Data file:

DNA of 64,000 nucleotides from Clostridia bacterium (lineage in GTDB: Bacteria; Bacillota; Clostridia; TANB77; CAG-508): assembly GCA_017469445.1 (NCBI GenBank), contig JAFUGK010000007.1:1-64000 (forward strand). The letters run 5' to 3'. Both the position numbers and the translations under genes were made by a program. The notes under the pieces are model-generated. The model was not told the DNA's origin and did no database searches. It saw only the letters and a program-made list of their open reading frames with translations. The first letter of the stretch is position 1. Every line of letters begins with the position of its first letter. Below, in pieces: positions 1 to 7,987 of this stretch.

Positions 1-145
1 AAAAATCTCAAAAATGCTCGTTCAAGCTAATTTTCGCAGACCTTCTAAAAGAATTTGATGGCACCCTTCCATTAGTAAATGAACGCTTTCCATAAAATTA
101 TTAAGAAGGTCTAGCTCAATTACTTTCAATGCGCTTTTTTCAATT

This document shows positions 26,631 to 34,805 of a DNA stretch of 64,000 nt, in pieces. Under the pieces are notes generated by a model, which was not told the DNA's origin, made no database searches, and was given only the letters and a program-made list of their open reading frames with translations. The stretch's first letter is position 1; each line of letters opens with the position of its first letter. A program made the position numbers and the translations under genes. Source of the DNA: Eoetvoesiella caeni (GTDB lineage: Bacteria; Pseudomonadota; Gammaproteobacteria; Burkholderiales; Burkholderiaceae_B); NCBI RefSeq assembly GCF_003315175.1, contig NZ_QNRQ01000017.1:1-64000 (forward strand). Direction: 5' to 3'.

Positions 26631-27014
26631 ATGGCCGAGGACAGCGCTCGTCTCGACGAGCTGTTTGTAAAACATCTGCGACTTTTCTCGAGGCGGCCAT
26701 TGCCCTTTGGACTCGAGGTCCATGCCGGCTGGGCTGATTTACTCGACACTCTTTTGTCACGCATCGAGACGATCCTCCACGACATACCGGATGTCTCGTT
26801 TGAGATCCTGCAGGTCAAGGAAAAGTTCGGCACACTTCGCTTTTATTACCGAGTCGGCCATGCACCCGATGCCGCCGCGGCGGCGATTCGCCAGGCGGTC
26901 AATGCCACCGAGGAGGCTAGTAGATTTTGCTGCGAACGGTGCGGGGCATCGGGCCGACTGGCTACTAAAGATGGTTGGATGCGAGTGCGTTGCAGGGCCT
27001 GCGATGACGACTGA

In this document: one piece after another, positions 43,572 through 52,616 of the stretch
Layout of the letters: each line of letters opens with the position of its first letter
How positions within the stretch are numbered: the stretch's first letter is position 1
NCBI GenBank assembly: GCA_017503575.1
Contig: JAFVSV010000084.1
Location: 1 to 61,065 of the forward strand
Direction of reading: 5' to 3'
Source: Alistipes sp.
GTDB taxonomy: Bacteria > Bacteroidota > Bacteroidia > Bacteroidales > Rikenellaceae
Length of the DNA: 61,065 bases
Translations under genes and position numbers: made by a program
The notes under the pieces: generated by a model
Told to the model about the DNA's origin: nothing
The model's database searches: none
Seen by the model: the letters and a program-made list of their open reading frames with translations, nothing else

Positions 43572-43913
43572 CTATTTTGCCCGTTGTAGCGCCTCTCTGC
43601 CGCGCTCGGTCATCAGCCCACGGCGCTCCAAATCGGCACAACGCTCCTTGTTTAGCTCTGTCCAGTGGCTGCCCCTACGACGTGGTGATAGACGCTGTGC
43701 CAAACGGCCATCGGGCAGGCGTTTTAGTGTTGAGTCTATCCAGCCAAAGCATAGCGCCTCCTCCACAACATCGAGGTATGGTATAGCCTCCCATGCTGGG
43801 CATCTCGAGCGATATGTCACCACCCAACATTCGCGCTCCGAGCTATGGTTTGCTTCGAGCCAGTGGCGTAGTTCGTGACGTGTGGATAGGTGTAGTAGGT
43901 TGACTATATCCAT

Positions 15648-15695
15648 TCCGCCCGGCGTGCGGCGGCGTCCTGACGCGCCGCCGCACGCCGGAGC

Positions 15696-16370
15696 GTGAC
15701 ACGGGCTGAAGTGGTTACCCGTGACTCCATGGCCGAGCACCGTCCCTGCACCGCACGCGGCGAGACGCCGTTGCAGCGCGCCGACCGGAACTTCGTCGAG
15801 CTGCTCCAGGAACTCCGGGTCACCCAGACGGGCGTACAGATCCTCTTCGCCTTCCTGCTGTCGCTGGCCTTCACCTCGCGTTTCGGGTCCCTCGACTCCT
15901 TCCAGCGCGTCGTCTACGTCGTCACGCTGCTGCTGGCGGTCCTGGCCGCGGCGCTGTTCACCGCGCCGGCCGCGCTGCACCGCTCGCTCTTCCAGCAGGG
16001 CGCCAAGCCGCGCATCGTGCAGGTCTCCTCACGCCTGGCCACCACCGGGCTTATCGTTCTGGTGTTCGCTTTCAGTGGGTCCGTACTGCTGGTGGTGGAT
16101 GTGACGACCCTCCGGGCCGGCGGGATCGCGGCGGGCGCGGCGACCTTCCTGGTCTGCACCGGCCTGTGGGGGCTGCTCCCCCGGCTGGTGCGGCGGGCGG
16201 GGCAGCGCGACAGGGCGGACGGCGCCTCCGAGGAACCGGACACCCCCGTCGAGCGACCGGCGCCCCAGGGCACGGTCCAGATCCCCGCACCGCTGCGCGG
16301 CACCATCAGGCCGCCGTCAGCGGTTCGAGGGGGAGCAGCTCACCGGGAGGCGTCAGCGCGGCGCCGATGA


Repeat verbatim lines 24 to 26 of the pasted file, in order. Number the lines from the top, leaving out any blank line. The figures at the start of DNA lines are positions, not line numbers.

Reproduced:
Told to the model about the DNA's origin: nothing
The model's database searches: none
Seen by the model: the letters and a program-made list of their open reading frames with translations, nothing else